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Full-length borders throughout and hundreds of marginal scenes and vignettes, plus numerous illuminated and historiated initials and two full-page miniatures, are among decorative elements that make this psalter of c.1320-30 the greatest English discovery of its kind in living memory and probably the greatest East Anglian manuscript to appear on the market since the sale of the Luttrell Psalter in 1929. What is perhaps even more remarkable is that this appears to be a third illuminated manuscript that can be traced back to the small parish church of St. Andrew in Gorleston, Suffolk.

Exactly 100 years ago, C.W. Dyson Perrins acquired from Lord Braybrooke a richly decorated East Anglian psalter that included in its calendar the feast of the dedication of that little church. This very surprising provenance became even more so when Sydney Cockerell drew attention to similarities with another, even more splendid English psalter in the Bibliothèque Municipale at Douai that had the same dedication. In 1914, as the German armies advanced, that Douai Psalter was buried in a zinc box in the library courtyard, but when it was later unearthed, was found to have been almost entirely destroyed by acidity and water.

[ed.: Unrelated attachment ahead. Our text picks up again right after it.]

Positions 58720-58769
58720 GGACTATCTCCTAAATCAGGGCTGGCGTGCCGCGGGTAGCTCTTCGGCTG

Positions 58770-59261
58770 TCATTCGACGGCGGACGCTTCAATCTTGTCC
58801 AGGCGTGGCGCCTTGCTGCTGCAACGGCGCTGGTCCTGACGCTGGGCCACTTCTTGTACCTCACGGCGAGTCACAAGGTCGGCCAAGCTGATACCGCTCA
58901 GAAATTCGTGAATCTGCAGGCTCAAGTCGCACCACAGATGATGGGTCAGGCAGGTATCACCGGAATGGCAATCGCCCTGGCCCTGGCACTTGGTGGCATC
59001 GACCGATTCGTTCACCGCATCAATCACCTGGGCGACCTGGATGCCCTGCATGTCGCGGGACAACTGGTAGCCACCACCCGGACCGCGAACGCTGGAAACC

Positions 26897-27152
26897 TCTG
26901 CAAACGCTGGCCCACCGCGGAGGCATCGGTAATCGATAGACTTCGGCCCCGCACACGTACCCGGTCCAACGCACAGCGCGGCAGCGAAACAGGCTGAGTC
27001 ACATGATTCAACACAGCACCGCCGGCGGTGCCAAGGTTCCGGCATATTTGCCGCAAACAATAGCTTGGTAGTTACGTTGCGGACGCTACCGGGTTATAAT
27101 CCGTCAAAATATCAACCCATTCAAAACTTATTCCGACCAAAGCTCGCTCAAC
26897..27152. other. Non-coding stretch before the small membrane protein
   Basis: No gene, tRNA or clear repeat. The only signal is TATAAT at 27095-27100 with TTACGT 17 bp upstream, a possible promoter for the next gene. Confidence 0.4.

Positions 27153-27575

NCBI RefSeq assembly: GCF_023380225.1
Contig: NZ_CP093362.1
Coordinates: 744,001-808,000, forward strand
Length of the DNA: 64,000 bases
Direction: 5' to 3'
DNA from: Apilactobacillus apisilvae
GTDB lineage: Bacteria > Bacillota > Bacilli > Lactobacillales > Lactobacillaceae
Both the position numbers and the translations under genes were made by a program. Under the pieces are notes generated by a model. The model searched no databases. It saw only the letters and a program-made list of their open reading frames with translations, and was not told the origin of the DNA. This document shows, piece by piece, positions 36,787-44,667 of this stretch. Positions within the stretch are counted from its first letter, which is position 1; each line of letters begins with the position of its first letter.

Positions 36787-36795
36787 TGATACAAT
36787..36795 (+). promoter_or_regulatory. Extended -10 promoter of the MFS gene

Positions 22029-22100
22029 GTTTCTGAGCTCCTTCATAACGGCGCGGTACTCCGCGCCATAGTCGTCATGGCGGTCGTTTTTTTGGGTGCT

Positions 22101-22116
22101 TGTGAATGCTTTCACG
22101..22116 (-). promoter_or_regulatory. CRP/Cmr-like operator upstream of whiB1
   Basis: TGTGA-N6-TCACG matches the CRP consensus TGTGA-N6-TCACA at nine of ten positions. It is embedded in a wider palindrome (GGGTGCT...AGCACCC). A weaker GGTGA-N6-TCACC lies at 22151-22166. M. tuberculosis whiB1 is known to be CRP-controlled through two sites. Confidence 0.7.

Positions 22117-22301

Today, only a few washed-out fragments and some precious photographs survive. The loss of the Douai Psalter was truly disastrous, but the Dyson Perrins' Gorleston Psalter has been safely installed in the BM since 1958, and now we have a third Gorleston to wonder at and a new chapter in the history of English illumination to peruse: hence the headline.